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Open Access Research article

Biomphalaria glabrata transcriptome: cDNA microarray profiling identifies resistant- and susceptible-specific gene expression in haemocytes from snail strains exposed to Schistosoma mansoni

Anne E Lockyer1, Jenny Spinks1, Richard A Kane1, Karl F Hoffmann24, Jennifer M Fitzpatrick25, David Rollinson1, Leslie R Noble3 and Catherine S Jones3*

Author Affiliations

1 Wolfson Wellcome Biomedical Laboratories, Department of Zoology, The Natural History Museum, London, SW7 5BD, UK

2 Department of Pathology, Cambridge University, Tennis Court Road, Cambridge, UK

3 Institute of Biological and Environmental Sciences, School of Biological Sciences, Zoology Building, Tillydrone Avenue, University of Aberdeen, Aberdeen, AB24 2TZ, UK

4 Institute of Biological Sciences, Edward Llwyd Building, University of Wales, Aberystwyth, Ceredigion, SY23 3DA, UK

5 Department of Medicine, University of Southampton, Bassett Crescent East, Southampton, Hampshire SO16 7PX, UK

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BMC Genomics 2008, 9:634  doi:10.1186/1471-2164-9-634

Published: 29 December 2008

Abstract

Background

Biomphalaria glabrata is an intermediate snail host for Schistosoma mansoni, one of the important schistosomes infecting man. B. glabrata/S. mansoni provides a useful model system for investigating the intimate interactions between host and parasite. Examining differential gene expression between S. mansoni-exposed schistosome-resistant and susceptible snail lines will identify genes and pathways that may be involved in snail defences.

Results

We have developed a 2053 element cDNA microarray for B. glabrata containing clones from ORESTES (Open Reading frame ESTs) libraries, suppression subtractive hybridization (SSH) libraries and clones identified in previous expression studies. Snail haemocyte RNA, extracted from parasite-challenged resistant and susceptible snails, 2 to 24 h post-exposure to S. mansoni, was hybridized to the custom made cDNA microarray and 98 differentially expressed genes or gene clusters were identified, 94 resistant-associated and 4 susceptible-associated. Quantitative PCR analysis verified the cDNA microarray results for representative transcripts. Differentially expressed genes were annotated and clustered using gene ontology (GO) terminology and Kyoto Encyclopaedia of Genes and Genomes (KEGG) pathway analysis. 61% of the identified differentially expressed genes have no known function including the 4 susceptible strain-specific transcripts. Resistant strain-specific expression of genes implicated in innate immunity of invertebrates was identified, including hydrolytic enzymes such as cathepsin L, a cysteine proteinase involved in lysis of phagocytosed particles; metabolic enzymes such as ornithine decarboxylase, the rate-limiting enzyme in the production of polyamines, important in inflammation and infection processes, as well as scavenging damaging free radicals produced during production of reactive oxygen species; stress response genes such as HSP70; proteins involved in signalling, such as importin 7 and copine 1, cytoplasmic intermediate filament (IF) protein and transcription enzymes such as elongation factor 1α and EF-2.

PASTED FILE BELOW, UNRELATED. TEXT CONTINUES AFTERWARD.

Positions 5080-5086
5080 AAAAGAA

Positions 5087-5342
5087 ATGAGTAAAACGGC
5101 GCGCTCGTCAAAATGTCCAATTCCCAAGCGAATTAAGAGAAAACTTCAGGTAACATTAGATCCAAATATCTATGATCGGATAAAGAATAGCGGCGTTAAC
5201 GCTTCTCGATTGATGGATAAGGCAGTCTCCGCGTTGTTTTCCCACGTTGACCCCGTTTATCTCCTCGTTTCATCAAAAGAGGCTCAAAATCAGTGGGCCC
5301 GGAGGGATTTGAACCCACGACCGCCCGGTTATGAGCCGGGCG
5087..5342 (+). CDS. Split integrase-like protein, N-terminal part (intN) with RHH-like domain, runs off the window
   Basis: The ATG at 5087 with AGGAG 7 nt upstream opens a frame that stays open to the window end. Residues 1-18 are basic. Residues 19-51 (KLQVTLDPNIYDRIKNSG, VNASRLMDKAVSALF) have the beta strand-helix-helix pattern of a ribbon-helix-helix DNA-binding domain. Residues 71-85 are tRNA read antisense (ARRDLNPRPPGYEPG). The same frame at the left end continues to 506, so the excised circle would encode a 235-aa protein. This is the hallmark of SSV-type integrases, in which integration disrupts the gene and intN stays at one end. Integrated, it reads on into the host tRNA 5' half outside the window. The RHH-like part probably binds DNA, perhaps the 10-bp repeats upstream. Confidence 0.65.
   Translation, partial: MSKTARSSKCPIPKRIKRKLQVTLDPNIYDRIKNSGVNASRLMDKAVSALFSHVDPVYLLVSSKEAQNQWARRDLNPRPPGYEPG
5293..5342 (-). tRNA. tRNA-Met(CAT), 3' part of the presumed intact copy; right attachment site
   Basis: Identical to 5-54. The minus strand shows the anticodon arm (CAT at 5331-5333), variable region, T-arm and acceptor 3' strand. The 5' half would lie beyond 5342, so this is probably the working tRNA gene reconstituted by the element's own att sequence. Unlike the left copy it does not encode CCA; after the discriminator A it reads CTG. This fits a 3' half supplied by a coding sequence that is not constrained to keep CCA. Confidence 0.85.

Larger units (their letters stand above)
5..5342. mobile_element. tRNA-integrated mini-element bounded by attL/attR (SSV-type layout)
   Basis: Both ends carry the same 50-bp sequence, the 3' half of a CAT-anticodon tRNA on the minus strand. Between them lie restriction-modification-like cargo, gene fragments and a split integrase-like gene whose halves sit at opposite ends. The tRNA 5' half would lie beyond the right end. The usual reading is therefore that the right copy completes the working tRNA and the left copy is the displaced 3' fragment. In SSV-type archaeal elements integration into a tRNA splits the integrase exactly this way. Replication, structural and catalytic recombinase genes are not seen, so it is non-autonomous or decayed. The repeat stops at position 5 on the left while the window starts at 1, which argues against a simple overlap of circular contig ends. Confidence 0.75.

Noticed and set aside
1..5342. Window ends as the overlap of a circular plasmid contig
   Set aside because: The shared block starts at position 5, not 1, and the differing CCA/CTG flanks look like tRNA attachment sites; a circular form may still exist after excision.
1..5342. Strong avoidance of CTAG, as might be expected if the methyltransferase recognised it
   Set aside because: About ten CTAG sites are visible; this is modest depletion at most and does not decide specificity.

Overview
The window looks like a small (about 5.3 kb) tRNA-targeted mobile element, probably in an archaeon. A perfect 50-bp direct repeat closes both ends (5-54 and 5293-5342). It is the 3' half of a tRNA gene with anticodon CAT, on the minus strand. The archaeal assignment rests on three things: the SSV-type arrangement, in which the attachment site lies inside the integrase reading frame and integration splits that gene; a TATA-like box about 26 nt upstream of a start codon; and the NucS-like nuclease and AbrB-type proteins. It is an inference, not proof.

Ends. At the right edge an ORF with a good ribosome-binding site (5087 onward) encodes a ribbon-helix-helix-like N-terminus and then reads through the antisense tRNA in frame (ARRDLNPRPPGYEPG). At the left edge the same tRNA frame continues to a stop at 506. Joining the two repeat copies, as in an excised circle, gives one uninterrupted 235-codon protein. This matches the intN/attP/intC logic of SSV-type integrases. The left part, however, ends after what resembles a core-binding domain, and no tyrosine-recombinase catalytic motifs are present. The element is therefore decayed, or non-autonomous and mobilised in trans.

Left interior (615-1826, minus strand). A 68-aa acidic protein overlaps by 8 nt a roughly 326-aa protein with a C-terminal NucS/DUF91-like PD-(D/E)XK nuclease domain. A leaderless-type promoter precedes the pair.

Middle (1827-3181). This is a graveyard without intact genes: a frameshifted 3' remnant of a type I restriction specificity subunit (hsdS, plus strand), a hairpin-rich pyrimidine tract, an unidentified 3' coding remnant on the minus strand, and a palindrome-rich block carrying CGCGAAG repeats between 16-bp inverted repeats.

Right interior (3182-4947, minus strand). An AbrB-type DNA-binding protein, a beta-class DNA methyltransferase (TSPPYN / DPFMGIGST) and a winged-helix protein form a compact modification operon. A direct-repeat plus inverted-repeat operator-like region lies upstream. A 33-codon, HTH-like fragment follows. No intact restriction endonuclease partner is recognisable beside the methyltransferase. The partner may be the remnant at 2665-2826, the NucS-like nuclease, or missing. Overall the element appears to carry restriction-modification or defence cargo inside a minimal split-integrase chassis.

Conclusion

Production of the first cDNA microarray for profiling gene expression in B. glabrata provides a foundation for expanding our understanding of pathways and genes involved in the snail internal defence system (IDS). We demonstrate resistant strain-specific expression of genes potentially associated with the snail IDS, ranging from signalling and inflammation responses through to lysis of proteinacous products (encapsulated sporocysts or phagocytosed parasite components) and processing/degradation of these targeted products by ubiquitination.